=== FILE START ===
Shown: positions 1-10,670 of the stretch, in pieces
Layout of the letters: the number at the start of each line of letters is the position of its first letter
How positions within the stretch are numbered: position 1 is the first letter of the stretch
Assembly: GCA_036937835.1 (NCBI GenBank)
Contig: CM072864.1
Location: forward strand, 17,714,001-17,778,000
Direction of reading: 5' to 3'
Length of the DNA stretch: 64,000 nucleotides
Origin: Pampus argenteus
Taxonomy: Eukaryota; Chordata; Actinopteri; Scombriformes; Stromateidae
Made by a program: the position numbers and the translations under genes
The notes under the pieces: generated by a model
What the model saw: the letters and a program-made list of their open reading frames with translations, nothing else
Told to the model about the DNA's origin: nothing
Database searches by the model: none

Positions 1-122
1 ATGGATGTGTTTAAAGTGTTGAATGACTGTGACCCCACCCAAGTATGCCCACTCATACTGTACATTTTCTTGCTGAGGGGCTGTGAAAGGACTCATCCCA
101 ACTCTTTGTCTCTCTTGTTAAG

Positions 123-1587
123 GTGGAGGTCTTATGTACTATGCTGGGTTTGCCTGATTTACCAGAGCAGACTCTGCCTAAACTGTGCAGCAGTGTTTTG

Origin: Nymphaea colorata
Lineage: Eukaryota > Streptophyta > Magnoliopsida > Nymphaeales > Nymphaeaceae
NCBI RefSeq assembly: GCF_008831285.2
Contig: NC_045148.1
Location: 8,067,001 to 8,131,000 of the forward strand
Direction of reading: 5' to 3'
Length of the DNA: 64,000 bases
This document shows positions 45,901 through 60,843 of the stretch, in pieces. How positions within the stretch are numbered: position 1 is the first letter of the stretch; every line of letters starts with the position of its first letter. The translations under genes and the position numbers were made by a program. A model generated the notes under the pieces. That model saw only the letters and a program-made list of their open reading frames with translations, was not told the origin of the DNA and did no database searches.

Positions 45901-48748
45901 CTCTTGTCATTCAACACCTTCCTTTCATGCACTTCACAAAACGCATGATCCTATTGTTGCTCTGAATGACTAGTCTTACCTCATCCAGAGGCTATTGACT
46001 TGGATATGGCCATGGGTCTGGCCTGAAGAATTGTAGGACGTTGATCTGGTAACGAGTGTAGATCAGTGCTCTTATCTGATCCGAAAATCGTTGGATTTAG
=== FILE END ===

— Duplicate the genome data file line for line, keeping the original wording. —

Shown: positions 1-10,670 of the stretch, in pieces
Layout of the letters: the number at the start of each line of letters is the position of its first letter
How positions within the stretch are numbered: position 1 is the first letter of the stretch
Assembly: GCA_036937835.1 (NCBI GenBank)
Contig: CM072864.1
Location: forward strand, 17,714,001-17,778,000
Direction of reading: 5' to 3'
Length of the DNA stretch: 64,000 nucleotides
Origin: Pampus argenteus
Taxonomy: Eukaryota; Chordata; Actinopteri; Scombriformes; Stromateidae
Made by a program: the position numbers and the translations under genes
The notes under the pieces: generated by a model
What the model saw: the letters and a program-made list of their open reading frames with translations, nothing else
Told to the model about the DNA's origin: nothing
Database searches by the model: none

Positions 1-122
1 ATGGATGTGTTTAAAGTGTTGAATGACTGTGACCCCACCCAAGTATGCCCACTCATACTGTACATTTTCTTGCTGAGGGGCTGTGAAAGGACTCATCCCA
101 ACTCTTTGTCTCTCTTGTTAAG

Positions 123-1587
123 GTGGAGGTCTTATGTACTATGCTGGGTTTGCCTGATTTACCAGAGCAGACTCTGCCTAAACTGTGCAGCAGTGTTTTG

Origin: Nymphaea colorata
Lineage: Eukaryota > Streptophyta > Magnoliopsida > Nymphaeales > Nymphaeaceae
NCBI RefSeq assembly: GCF_008831285.2
Contig: NC_045148.1
Location: 8,067,001 to 8,131,000 of the forward strand
Direction of reading: 5' to 3'
Length of the DNA: 64,000 bases
This document shows positions 45,901 through 60,843 of the stretch, in pieces. How positions within the stretch are numbered: position 1 is the first letter of the stretch; every line of letters starts with the position of its first letter. The translations under genes and the position numbers were made by a program. A model generated the notes under the pieces. That model saw only the letters and a program-made list of their open reading frames with translations, was not told the origin of the DNA and did no database searches.

Positions 45901-48748
45901 CTCTTGTCATTCAACACCTTCCTTTCATGCACTTCACAAAACGCATGATCCTATTGTTGCTCTGAATGACTAGTCTTACCTCATCCAGAGGCTATTGACT
46001 TGGATATGGCCATGGGTCTGGCCTGAAGAATTGTAGGACGTTGATCTGGTAACGAGTGTAGATCAGTGCTCTTATCTGATCCGAAAATCGTTGGATTTAG